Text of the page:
First, tough sanctions will do real damage to Western-oriented internationalists inside Russia. Although there is a new generation of Russian business leaders and so-called global Russians who find Western values to be highly compatible with their mode of life, this group was relatively weak even before the Ukraine crisis. Sanctions have further reduced their voice in debates over Russia’s internal affairs. To stage a comeback, they will have to have some breathing space—something impossible under sanctions that reduce economic opportunities and distort Russia’s political climate. Under harsh and continuing sanctions, this new generation will become weaker and weaker. Russia’s Western-oriented economic elite cannot thrive in isolation from the rest of the world, and Western officials should take note of this.
Second, the isolationists around Putin who do not see their future in the wider world are already numerically and emotionally stronger than are modernizers and progressives—and this problem will get worse the longer the sanctions last. That is why the actions already taken by the West have caused a surge of enthusiasm among Russian isolationists. Kremlin efforts to mobilize their support in order to strengthen the political order will further empower them.
Neo-conservative Russian isolationists are already influential around President Putin. In the absence of any visible carrots from the West, using the stick endlessly will only strengthen the neo-conservative segment of the Russian elite and population. Russia today is far from the Iranian situation, where the supreme leader decided to avoid selecting a belligerent president to make negotiations possible. In Russia, the current situation can persist for a relatively long time, although the country already feels a strain on its budget and public expenditures.
Internationally, the sanctions regime has forced Moscow to look more intensely for new markets and new lenders. The Russian President's recent visit to China is evidence of this. Deeper cooperation with China will have costs for Russia—energy experts quickly discovered the secret price per cubic meter of Russian gas deliveries to China, and it was not what Moscow hoped for in the past. The political price for Russia of current and future Russian-Chinese agreements is anyone's guess.
The incumbent Russian leadership is unlikely to have any immediate interest in becoming too dependent upon China. However, it may perceive it as the lesser of two evils, as traditional sources of “stability,” the highest value of social life in present-day Russia, are gradually drying up. This forces the government to look for new sources of stability. Russians are already debating the scenario of “Russia as a Chinese political satellite and economic periphery” in earnest, even if most are not yet prepared to accept it.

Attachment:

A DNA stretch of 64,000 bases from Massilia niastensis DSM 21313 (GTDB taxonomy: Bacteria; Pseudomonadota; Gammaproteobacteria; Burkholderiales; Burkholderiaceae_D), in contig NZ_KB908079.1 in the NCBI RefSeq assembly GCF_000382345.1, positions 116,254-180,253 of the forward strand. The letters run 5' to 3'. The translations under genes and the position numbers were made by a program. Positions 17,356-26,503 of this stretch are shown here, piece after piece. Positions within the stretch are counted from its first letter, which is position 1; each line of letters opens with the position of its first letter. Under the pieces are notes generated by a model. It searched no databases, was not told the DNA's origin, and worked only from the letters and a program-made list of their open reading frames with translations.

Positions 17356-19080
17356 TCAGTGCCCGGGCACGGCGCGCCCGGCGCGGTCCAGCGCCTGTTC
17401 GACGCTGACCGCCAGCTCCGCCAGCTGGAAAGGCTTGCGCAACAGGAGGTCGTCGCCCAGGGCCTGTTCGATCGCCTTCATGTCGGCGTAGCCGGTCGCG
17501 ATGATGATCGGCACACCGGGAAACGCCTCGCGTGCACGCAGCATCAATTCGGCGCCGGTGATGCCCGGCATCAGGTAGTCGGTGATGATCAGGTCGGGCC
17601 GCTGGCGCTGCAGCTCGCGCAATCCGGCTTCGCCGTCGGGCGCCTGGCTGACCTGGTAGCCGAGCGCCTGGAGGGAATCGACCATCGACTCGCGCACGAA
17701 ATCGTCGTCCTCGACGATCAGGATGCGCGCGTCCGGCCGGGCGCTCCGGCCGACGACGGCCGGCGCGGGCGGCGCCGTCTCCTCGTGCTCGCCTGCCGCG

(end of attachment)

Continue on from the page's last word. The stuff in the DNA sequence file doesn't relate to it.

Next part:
Russia’s recent restrictions on agricultural imports from countries that have imposed sanctions show that Moscow is ready to retaliate economically against the West; beyond this, Prime Minister Dmitry Medvedev has now threatened to restrict access to Russia’s airspace. What are the Russian options if the confrontation over Ukraine continues to worsen?
One of the most visible proposals is the Glazyev plan, prepared by Sergey Glazyev, a Russian presidential advisor on economic matters who has been responsible for Russia’s integration plans vis-à-vis Ukraine. Mr. Glazyev has proposed a series of steps to increase Russia’s independence from Western economies and to attempt to damage these economies in the process. His proposed measures included the following:
· move government assets and accounts denominated in U.S. dollars and Euros from NATO countries to neutral nations;
· sell NATO nations’ bonds;
· return state-owned property to Russia;
· stop exports of precious metals, rare earths, and other strategic metals and minerals;
· execute currency and credit swaps with China to finance critical imports;
· build a SWIFT-like domestic system for interbank information-sharing within the Commonwealth of Independent States, along with a domestic payment system;
· work to introduce a capital flight tax;
· gradually transition to domestic currency settlements vis-à-vis trade partners;
· radically reduce the share of U.S. dollar instruments and debt of other pro-sanctions nations as a percentage of Russia’s foreign currency reserves;
· replace U.S. dollar and Euro-denominated loans of state-owned corporations and state-owned banks with ruble-denominated loans; and,
· transfer offshore-registered titles to strategic enterprises, and transfer mineral rights, real estate, and other property back to domestic jurisdiction.
Russia’s neo-conservative isolationists generally support these measures, which would seek to move Russia’s assets and transactions away from dollars and Euros toward other currencies, develop a parallel international financial system, force Russian businesses and their assets and investment to return to Russia, and keep “strategic minerals” in the country.